Last week we saw what to look for when going to a breeder to get your pure breed dog. But what should you look at when looking to adopt one?
In this week’s article I want to share with you some key things to bear in mind when visiting shelters in order to find the right dog for you and your family.
1. Research the breed
Do your homework, learn more about breeds and make a self assessment to decide if you can commit to give the dog the attention it needs.
Determine if your life can fit the exercise, grooming and size requirements of the breed. Beagles, for example are low maintenance when it comes to housing and grooming them but they require plenty of exercise and attention. On the opposite pole, the Old English Sheepdog enjoys long naps and slow walks, but the shaggy coat require daily grooming.
If you have small children in your family you should consider a children friendly dog; breeds like Boxers and Newfoundland behave like genuine babysitters and are safe around children despite their size.
2. A puppy or an adult?
Your lifestyle and household background should be taken in account when making this decision. A puppy is time consuming, as it needs to be housetrained and socialized. But, on the bright side they are easy to integrate in the family. Older dogs are likely to have some basic training, but they also can have some bad traits and difficulties when getting socialized.
You must supervise the children interaction with the new dog, regardless of the dog’s age.
3. Dog’s background
When visiting the shelter, spend some time and talk with the volunteers, they can give you valuable information about the dog’s personality and preferences. Find out as much as you can about the past of the dog. Was it rescued, abandoned or abused? Depending on each circumstance, you will get an idea of how much work it will require to socialize it and earn its trust.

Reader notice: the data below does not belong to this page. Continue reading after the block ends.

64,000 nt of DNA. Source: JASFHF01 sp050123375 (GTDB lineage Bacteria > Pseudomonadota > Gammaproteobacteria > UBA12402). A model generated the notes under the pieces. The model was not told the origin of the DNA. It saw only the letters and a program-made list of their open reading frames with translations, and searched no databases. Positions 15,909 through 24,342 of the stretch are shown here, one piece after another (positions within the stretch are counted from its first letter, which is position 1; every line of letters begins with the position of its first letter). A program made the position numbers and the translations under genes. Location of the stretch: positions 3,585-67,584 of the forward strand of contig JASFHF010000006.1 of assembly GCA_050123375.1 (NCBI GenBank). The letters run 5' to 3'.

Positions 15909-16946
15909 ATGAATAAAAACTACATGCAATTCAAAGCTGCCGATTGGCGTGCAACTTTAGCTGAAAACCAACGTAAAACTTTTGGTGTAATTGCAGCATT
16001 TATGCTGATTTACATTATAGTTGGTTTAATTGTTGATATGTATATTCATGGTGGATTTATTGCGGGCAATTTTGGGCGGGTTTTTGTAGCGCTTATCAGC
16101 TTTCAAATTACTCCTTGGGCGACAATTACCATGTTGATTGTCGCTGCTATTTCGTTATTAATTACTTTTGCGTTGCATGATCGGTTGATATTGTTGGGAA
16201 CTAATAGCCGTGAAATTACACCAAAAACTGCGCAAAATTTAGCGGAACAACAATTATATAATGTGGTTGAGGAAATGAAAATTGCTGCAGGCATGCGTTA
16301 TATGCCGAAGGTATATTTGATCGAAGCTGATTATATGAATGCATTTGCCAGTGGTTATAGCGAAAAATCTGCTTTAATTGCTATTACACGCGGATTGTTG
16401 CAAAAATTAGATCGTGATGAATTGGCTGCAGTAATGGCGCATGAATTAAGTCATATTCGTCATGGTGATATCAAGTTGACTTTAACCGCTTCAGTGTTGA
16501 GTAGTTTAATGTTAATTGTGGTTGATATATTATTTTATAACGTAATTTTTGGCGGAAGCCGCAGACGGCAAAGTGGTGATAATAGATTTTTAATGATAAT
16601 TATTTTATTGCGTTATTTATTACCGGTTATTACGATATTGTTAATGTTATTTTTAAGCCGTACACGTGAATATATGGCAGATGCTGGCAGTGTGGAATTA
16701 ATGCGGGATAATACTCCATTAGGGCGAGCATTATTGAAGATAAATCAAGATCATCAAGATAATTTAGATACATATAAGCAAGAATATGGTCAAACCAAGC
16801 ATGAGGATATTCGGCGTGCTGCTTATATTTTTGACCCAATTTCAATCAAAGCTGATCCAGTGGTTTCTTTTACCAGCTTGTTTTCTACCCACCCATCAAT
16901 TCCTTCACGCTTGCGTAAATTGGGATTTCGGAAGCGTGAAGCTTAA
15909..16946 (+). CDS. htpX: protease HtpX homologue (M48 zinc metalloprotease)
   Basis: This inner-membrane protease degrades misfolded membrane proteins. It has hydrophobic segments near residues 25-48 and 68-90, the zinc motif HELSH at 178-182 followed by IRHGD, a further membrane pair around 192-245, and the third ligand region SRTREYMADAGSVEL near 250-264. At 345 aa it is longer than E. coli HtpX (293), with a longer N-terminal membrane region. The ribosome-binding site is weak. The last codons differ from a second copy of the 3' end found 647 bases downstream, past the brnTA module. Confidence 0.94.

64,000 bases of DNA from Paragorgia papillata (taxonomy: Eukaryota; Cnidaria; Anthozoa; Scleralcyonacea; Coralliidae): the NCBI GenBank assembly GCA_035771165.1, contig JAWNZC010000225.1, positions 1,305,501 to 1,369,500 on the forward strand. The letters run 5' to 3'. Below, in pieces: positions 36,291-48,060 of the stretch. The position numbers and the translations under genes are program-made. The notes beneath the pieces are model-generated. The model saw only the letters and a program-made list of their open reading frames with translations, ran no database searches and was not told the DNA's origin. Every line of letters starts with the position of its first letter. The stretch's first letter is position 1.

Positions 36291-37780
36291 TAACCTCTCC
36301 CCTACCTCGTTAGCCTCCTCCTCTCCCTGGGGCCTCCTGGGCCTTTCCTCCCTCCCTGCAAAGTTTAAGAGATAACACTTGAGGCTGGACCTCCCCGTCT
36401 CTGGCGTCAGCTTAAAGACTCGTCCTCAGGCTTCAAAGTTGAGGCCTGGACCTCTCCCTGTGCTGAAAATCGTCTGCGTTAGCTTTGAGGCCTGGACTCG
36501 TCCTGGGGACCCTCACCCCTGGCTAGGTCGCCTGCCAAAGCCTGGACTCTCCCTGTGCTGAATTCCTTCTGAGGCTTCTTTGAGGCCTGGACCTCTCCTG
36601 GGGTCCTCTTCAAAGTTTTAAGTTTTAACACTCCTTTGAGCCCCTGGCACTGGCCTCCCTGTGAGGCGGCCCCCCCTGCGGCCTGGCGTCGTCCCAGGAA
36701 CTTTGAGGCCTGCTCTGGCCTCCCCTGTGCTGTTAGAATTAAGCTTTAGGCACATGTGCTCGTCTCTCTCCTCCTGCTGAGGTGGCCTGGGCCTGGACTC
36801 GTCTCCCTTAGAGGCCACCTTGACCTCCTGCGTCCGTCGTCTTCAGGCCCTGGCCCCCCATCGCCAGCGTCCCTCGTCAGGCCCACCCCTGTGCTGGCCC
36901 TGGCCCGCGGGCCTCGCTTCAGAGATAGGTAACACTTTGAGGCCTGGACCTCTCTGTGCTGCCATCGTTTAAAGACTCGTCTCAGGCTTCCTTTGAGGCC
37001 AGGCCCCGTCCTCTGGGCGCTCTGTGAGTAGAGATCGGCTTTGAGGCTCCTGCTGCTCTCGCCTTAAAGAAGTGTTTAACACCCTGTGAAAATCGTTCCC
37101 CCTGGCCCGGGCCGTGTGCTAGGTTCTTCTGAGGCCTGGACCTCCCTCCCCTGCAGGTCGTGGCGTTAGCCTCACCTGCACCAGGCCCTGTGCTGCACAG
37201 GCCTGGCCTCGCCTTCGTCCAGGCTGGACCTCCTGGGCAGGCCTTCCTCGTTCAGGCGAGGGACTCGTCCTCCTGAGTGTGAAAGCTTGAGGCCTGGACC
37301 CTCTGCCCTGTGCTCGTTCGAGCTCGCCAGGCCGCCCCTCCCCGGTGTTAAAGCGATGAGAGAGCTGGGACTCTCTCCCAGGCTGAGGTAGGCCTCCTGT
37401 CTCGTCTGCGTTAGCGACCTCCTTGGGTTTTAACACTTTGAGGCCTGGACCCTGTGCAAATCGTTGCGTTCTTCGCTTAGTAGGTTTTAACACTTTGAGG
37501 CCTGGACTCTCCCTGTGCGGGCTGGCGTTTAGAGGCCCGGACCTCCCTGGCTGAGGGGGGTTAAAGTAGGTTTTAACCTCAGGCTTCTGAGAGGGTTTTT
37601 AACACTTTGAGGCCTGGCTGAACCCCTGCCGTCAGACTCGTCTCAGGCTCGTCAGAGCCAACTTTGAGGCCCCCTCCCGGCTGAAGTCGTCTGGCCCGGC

4. The dog’s apperance
The coat should be shiny, the skin shouldn’t have any scales or lumps. The eyes and nose should be clean of secretions and crusts. If you notice any changes, those might be signs of disease, so don’t forget to discuss the medical history with the volunteers or with your vet.
5. The sorroundings
Take a look at the place where the dog lives in and study the living conditions. Evaluate the behavior of the dog in group, how it acts and interacts with the others, and asses which is appropriate for you. In my case, I always look for the one who isn't barking when others are, and that is friendly with both humans and dogs.
If possible spend some time alone with the dog in a room or an outside paddock and observe the reactions alone.
As not all stories have happy endings, you should ask if it is possible to get a trial period in order to make a decision.
Some shelters, like the SPCA or Norcal Family Dog Rescue, allows you to take the dog home for a few days and see how you and your dog adapt to each other. Bear in mind that some dogs, when are in new environments, their behaviour can change for good or bad.
Bringing a new pet in your home and family is thrilling, but don’t forget that this is a long term commitment and whatever dog you choose, you need to be very honest with yourself.
Share this article if you found it interesting!